I want a baby, with or without you

Joey Garcia

I want to have a baby. It’s not just hormones or the fact that I’m turning 40 next month. I’ve really thought this through. The problem is that my boyfriend is not convinced that fatherhood is for him. He’s a bit younger than me, but we’ve been together for three years and have lived together for two. I really want him to be the father of my child, but I feel so strongly about my decision that I am willing to let him go if need be. He feels really pressured by my decision and it’s wreaking havoc on our relationship. I think that if he really loved me, he would snap out of it. Please help.

Try this: Raise your right hand until it is in front of your face. Then place your right thumb against your index finger. Now quickly slide your thumb up and your index finger down until you hear a pleasant snapping noise. Repeat. Now, are you awake? I mean, think about it. You’ve asked someone you say you love to completely change his life in order to fit your vision of what life ought to look like for you. Then you’re upset that he’s not playing the role you assigned him. Let’s be clear: asking for what you want is fair, but believing that if he really loved you he would be the father of your child (on your timeline) is completely egocentric.

If you love your boyfriend, let him arrive at a decision on his own. After all, you’re asking him to step into a life-long relationship with you and with people he doesn’t yet know, but who will be dependent on him for years. If he struggles at all with commitment and responsibility, that inner conflict will be punctuated by his fear of losing you if he doesn’t agree to your blueprint for his life.

I suggest that you contemplate the wisdom of Dag Hammarskjöld, the Swedish statesman who once served as secretary-general of the United Nations: “(Anyone) who is unwilling to accept the axiom that he who chooses one path is denied the others must try to persuade himself that the logical thing to do is to remain at the crossroads.” You want your boyfriend to leave the crossroads and make a decision. But girlfriend, you’re standing right next to him in the middle of the intersection. I think that your willingness to leave in order to give yourself what you want is healthy. Just don’t use that choice to threaten your boyfriend or to resent him if you stay and nothing changes.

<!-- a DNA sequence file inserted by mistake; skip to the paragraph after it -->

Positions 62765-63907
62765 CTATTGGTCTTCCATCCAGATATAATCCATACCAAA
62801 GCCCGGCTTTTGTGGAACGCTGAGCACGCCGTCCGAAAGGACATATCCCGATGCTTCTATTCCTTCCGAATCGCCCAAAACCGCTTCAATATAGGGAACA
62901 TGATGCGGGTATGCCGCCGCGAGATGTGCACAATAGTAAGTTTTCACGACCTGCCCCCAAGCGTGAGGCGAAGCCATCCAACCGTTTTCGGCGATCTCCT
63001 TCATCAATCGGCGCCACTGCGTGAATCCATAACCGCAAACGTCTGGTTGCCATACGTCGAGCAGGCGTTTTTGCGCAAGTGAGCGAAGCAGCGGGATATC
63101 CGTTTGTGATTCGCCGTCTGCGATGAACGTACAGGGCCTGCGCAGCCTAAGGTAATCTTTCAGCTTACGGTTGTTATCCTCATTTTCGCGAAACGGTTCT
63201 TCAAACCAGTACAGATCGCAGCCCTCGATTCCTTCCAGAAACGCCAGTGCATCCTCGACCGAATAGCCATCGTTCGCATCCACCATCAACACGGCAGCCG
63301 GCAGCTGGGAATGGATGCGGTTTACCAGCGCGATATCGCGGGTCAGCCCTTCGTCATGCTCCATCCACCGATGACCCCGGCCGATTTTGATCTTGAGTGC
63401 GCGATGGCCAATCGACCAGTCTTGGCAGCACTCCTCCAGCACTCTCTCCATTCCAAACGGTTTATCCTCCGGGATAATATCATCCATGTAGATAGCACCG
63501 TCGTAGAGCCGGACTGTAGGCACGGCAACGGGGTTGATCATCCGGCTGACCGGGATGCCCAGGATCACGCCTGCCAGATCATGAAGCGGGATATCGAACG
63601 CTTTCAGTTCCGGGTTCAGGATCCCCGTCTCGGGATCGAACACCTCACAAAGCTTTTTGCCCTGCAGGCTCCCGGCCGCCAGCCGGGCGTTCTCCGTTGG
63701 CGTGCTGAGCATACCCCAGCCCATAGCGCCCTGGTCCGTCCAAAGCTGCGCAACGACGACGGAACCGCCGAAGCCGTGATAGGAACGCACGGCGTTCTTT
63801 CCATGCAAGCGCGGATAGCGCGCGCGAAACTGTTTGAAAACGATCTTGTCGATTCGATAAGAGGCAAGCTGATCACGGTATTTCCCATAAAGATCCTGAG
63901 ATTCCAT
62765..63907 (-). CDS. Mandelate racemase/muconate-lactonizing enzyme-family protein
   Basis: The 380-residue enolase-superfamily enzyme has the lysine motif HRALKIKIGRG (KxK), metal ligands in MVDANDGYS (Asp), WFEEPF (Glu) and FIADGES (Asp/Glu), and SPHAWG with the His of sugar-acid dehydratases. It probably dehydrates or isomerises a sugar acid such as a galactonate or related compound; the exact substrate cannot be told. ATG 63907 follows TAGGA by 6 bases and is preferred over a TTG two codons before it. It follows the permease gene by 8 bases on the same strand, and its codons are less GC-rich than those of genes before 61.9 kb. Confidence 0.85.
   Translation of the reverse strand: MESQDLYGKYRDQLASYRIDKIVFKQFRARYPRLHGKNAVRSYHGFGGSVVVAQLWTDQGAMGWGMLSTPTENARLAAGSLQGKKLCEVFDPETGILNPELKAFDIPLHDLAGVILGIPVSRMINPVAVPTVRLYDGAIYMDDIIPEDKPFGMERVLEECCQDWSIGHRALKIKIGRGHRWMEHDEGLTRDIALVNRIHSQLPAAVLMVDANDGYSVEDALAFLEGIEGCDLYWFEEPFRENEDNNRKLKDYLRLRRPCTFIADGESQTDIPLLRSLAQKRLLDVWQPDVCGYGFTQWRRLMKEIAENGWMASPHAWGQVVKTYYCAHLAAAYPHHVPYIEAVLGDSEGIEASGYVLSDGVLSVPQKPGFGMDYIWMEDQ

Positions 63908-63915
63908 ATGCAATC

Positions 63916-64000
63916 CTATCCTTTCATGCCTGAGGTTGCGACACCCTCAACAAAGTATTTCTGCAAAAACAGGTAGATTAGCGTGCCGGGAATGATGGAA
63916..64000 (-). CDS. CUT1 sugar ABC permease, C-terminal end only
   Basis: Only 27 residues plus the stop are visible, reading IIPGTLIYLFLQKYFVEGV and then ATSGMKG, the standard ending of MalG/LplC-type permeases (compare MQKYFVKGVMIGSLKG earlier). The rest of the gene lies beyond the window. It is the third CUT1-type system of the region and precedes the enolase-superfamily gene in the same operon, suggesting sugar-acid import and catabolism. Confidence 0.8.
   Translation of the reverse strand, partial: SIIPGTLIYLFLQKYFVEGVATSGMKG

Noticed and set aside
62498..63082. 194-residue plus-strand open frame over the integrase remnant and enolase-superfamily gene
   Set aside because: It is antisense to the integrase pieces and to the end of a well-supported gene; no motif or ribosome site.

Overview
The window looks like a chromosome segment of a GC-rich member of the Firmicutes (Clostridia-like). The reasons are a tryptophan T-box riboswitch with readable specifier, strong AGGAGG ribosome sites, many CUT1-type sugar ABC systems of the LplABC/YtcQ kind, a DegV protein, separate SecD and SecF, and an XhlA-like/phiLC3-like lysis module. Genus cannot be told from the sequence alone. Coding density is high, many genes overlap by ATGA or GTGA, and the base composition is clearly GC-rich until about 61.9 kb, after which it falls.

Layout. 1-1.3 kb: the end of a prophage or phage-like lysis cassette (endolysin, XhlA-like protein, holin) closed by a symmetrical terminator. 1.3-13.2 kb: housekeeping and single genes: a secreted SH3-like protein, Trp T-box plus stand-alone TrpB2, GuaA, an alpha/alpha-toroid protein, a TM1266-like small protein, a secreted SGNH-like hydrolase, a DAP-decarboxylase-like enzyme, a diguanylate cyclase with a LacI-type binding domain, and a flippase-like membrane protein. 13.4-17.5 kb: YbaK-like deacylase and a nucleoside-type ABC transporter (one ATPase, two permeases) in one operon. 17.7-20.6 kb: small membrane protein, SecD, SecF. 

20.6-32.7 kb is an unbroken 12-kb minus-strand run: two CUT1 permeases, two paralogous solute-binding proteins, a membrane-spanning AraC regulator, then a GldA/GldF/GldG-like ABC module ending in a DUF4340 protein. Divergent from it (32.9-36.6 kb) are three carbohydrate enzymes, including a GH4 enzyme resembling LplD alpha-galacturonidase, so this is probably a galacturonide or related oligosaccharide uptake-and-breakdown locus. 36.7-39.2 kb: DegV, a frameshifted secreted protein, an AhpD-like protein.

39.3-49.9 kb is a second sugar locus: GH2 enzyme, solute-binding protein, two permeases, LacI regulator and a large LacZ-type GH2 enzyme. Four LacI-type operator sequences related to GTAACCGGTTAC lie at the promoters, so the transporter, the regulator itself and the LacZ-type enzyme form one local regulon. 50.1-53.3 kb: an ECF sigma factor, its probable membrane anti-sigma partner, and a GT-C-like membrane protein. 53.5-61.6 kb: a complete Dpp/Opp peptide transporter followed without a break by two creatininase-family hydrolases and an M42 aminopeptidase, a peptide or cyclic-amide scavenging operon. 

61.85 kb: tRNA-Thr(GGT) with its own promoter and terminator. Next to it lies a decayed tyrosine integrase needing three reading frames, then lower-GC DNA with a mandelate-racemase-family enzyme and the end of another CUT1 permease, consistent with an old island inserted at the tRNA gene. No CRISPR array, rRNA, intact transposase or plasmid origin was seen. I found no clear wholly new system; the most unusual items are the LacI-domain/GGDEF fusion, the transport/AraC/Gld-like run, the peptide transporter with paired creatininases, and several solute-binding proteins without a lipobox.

I am attracted to one of my friends and told him so. He responded favorably, but nothing has happened. He treats me pretty much the same as he did before. He is older than I am and very confident. I tend to be insecure and wonder if he is waiting for me to become more secure before attempting a romantic relationship. Do you think I should I just give up and move on?

If you, this man and this relationship are worth waiting for, be patient. If you are alarmed that he has not tried to seduce you, remember that a relationship is a crash course in self-understanding. The progression from friend to lover to partner (or partner to lover, depending on your religious beliefs) unfolds in its own rhythm. If you are attracted to this man in part because he is confident, consider that awareness an invitation for you to develop confidence. Gradually you will become the one that you want. At that point you can enter a relationship as an equal. And that’s attractive, isn’t it?

Meditation of the week
“Give me a place to stand and I will move the earth,” wrote the Greek philosopher Archimedes. Do you wait for someone to grant you a place in the world? Can you stand inside yourself and inspire the earth to move at the very thought of you?

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